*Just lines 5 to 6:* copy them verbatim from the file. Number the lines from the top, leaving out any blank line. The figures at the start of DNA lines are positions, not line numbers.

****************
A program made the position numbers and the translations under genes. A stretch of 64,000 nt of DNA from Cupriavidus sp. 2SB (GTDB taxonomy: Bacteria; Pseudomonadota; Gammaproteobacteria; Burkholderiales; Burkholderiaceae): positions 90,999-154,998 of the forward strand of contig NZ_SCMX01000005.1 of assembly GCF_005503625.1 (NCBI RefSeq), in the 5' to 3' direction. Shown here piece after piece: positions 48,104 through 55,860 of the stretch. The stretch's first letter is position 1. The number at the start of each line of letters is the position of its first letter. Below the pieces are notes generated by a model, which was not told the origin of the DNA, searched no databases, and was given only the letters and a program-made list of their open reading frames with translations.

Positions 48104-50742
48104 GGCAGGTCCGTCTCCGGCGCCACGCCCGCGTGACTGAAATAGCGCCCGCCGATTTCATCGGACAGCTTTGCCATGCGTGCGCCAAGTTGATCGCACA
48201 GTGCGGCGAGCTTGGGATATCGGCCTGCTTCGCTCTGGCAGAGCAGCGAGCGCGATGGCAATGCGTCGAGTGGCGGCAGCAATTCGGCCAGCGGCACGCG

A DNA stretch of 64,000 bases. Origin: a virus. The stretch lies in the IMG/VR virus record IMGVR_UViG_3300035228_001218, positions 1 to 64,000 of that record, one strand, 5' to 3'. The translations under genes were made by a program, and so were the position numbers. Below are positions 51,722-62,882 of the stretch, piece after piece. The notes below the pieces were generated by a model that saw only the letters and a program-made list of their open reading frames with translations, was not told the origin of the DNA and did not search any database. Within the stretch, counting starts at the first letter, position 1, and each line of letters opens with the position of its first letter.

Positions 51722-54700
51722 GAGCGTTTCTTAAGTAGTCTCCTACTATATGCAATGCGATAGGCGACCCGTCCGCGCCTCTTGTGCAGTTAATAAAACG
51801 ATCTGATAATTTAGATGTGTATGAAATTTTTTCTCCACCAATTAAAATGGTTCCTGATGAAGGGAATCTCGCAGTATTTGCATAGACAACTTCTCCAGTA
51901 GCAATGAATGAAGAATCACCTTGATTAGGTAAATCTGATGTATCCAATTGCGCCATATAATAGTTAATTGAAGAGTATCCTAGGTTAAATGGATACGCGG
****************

A DNA stretch of 64,000 bases. Origin: a virus. The stretch lies in the IMG/VR virus record IMGVR_UViG_3300035228_001218, positions 1 to 64,000 of that record, one strand, 5' to 3'. The translations under genes were made by a program, and so were the position numbers. Below are positions 51,722-62,882 of the stretch, piece after piece. The notes below the pieces were generated by a model that saw only the letters and a program-made list of their open reading frames with translations, was not told the origin of the DNA and did not search any database. Within the stretch, counting starts at the first letter, position 1, and each line of letters opens with the position of its first letter.

Positions 51722-54700